Friday, February 21, 2014

Apparently, CT Corp. Wasn't Home ...

Ramos v. Homeward Residential, Inc., D063740 (D4d1 Feb. 20, 2014)

Other than writs about discovery, nothing warms the cockles of the heart of a civil procedure blogger more than a published decision about service of process. Here, the court of appeal holds that a San Diego trial court properly set aside a default judgment because the defendant was never properly served with process though substituted service under Code of Civil Procedure § 415.20 and  the plaintiff’s efforts did not constitute substantial compliance with the service statutes.

Ramos sued Homeward, a mortgage servicer, on a number of theories arising from Homeward’s foreclosure on Ramos’s home. In serving process, Ramos’s process server left a copy of the complaint and summons at Homeward’s branch office in Irvine. The person who was served stated that she was not authorized to accept service, and she was not identified in the proof of service. The server then mailed a copy of the papers to Homeward at the same Irvine address, without addressing them to any officer or named individual. Homeward did not respond to the complaint, and Ramos took its default, eventually obtaining a default judgment for about $250,000. When, several months later, Ramos took steps to execute against Homeward’s assets, Homeward filed a motion to set aside the default and judgment, largely on the grounds that service was improper. The trial court granted the motion, finding that service was defective, and that in any event, Homeward was entitled to discretionary relief from the default. Ramos appealed.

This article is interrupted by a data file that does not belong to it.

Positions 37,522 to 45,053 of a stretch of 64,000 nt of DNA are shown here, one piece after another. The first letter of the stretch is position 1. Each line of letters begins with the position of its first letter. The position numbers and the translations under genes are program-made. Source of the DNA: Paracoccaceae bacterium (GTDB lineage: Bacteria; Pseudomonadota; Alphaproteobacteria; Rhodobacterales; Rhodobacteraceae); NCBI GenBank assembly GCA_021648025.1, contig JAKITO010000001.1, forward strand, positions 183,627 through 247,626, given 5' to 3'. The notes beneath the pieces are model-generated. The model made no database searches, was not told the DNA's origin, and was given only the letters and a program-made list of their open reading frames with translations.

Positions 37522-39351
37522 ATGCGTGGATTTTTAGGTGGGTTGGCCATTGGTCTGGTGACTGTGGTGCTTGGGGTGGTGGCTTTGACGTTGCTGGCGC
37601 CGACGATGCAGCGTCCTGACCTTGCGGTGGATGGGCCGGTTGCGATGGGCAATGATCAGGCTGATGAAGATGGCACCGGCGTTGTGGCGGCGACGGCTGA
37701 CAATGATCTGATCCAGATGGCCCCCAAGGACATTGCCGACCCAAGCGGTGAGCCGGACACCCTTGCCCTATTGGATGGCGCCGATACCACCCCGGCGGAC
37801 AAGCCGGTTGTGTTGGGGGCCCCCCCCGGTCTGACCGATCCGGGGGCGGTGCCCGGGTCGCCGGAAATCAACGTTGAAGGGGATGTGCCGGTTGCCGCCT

The court of appeal first holds that the trial court was correct in finding service facially defective. Generally, service on a corporation, which is addressed in Code of Civil Procedure § 416.10, can be made by personally serving its designated agent for service or any of of the eleven officers or managers listed in § 416.10(b). Code of Civil Procedure § 415.20(a) also permits so-called substitute service, which for a corporation entails leaving a copy of the summons and complaint with the person who is apparently in charge of the office of the § 416.10(b) persons. Substitute service is then completed by mailing a copy of summons and complaint to the officer in whose office the original was left.

But what happened here was neither personal nor substitute service. Process was simply delivered to a branch office—the proof did not indicate whether that office was one where one of the § 416.10(b) persons was resident. Further, the copy was mailed just to the company in general, not to the § 416.10(b) person, as required under § 415.20(a). So service was, in fact, facially insufficient.

And although a facial defect in service can be excused if the plaintiff presents evidence of substantial compliance, Ramos failed to meet that burden. Although the service of process statutes are liberally construed, in the context of substitute service on a corporation, the court holds that substantial compliance requires proof that one of the § 416.10(b) persons—not just some employee of the corporation—had actual knowledge of the action. Since there was no evidence of that in the record, the trial court's finding that Ramos had not substantially complied was supported by substantial evidence and thus would stand.

Finally, the court holds that, in the alternative, the trial court also correctly found that Homeward was entitled to discretionary relief from default under § 473.5, which should be liberally afforded in the interest of resolving disputes on the merits. Although § 473.5 relief is inappropriate when the defendant’s lack of notice was caused by active avoidance of service or inexcusable neglect, the record supported no such finding. Although Ramos claimed that Homeward never designated an agent for service to the Secretary of State, Homeward presented evidence that it had designated CT Corp. as its agent in 2007, well before Ramos attempted service in the case.


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